If you’ve ever called a business and interacted with a system that directs you to press certain buttons for specific questions or inquiries, you’ve experienced call center IVR. Interactive voice response (IVR) technology dates all the way back to the 1930s when the Voder machine first analyzed English and produced human-like audio. To this day, voice IVRs are still a common customer support solution.
According to Fit Small Business, call center IVR boomed in the 1980s when the first mainstream provider entered the market and made the technology cost-effective. A decade later, voice IVR became a must-have for contact centers. Over the next 30 years, IVR technology has advanced to integrate with analytics, text messaging, and marketing campaigns.
The goal of voice IVR is to connect callers to the appropriate resources. For example, a call may be directed to either a self-service web page or a live agent to answer questions or resolve customer issues.
This solution, however, is not without its drawbacks. It has difficulties understanding multiple languages, understanding accents, and handling multiple customer intentions. With customer patience waning today, this technology is no longer enough.
What does IVR stand for?
Interactive voice response (IVR) is a technology that answers customer calls. It usually requests the caller to say or press specific numbers in order to move forward. Unlike the machine learning capabilities of an artificial intelligence call center, the goal of IVR is simple – to give access to common information, or redirect to an agent or a webpage for a resolution.
What is IVR in a call center?
IVR in a call center uses interactive voice response software to answer customer phone calls. Once the caller is connected and verified, he or she is usually provided:
- a set of common departments to choose from,
- account information,
- updates in order status,
- company fax or email information,
- or company address and direction details.
Callers can get the information they need by selecting from a predetermined set of options and depressing corresponding numbers. Any inquiries outside of these predetermined parameters will be routed to a live agent for resolution.
How does IVR work in a contact center environment?
Voice IVR works in a contact center in a very similar manner, taking its cue from either a voice call, text inquiry, or messaging system. Because it has limited ability to understand the nuances of customer questions, voice IVR is often only a stepping stone to a final resolution. Instead of answering the question or solving a problem, IVR typically forwards the customer to an agent or self-service landing page.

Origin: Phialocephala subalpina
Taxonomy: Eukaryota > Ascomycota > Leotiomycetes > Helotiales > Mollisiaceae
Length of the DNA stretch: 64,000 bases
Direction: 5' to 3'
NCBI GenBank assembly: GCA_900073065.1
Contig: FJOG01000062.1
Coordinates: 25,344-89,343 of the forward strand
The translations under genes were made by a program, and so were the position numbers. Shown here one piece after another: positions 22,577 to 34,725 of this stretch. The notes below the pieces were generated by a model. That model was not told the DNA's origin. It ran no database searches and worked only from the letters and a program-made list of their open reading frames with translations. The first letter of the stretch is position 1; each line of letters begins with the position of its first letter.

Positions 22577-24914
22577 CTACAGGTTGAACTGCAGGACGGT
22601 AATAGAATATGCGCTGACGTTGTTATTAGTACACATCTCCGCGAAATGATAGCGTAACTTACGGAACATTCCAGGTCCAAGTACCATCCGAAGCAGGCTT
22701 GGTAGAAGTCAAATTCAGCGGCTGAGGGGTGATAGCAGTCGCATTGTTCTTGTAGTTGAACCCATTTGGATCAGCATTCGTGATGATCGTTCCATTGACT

How is conversational AI different from IVR systems?
Conversational AI systems, such as Replicant’s Thinking Machine, are able to resolve customer questions and problems immediately without deflecting callers to another information source. Our client’s call centers can handle any number of calls simultaneously using voice AI, allowing them to scale indefinitely.
According to Forbes, “AI for the contact center has been a popular topic of discussion for some time, but we predict that in 2022, we’ll see an increase in adoption of AI to augment agent performance, automate quality management, and deliver more proactive care.”
Machine learning technology and natural language processing allow Replicant’s solution to not only understand multiple languages and accents but also to decipher multiple customer intents in a single conversation. This means zero wait time for customers and a lighter, more interesting workload for customer service representatives.
If a complex question or problem is encountered, Replicant’s Thinking Machine can forward the caller to the right agent with a full transcript of the conversation that has already occurred. It eliminates the need for the customer to repeat the same information.
If you are looking to trade your call center IVR for more advanced technologies, try our conversational AI solution. Our team has had years of experience with contact centers around the country, helping them improve their customer experience and reduce their call center expenses.